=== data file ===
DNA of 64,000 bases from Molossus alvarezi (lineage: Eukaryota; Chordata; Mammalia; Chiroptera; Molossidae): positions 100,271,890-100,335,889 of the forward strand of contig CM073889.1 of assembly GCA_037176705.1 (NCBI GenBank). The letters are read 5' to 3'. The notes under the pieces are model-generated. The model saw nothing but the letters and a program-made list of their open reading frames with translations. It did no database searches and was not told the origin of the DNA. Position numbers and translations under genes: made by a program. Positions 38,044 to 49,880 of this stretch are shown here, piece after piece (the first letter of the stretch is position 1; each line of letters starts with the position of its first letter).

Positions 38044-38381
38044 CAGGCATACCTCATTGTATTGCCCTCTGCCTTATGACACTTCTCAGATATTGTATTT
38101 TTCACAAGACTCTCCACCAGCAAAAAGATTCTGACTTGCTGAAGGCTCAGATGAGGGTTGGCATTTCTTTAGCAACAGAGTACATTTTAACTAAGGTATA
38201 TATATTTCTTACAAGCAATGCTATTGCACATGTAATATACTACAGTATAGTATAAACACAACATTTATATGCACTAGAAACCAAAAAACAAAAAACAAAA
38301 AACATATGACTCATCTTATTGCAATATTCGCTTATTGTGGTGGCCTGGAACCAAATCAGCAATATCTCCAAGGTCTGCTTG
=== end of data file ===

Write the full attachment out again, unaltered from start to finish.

DNA of 64,000 bases from Molossus alvarezi (lineage: Eukaryota; Chordata; Mammalia; Chiroptera; Molossidae): positions 100,271,890-100,335,889 of the forward strand of contig CM073889.1 of assembly GCA_037176705.1 (NCBI GenBank). The letters are read 5' to 3'. The notes under the pieces are model-generated. The model saw nothing but the letters and a program-made list of their open reading frames with translations. It did no database searches and was not told the origin of the DNA. Position numbers and translations under genes: made by a program. Positions 38,044 to 49,880 of this stretch are shown here, piece after piece (the first letter of the stretch is position 1; each line of letters starts with the position of its first letter).

Positions 38044-38381
38044 CAGGCATACCTCATTGTATTGCCCTCTGCCTTATGACACTTCTCAGATATTGTATTT
38101 TTCACAAGACTCTCCACCAGCAAAAAGATTCTGACTTGCTGAAGGCTCAGATGAGGGTTGGCATTTCTTTAGCAACAGAGTACATTTTAACTAAGGTATA
38201 TATATTTCTTACAAGCAATGCTATTGCACATGTAATATACTACAGTATAGTATAAACACAACATTTATATGCACTAGAAACCAAAAAACAAAAAACAAAA
38301 AACATATGACTCATCTTATTGCAATATTCGCTTATTGTGGTGGCCTGGAACCAAATCAGCAATATCTCCAAGGTCTGCTTG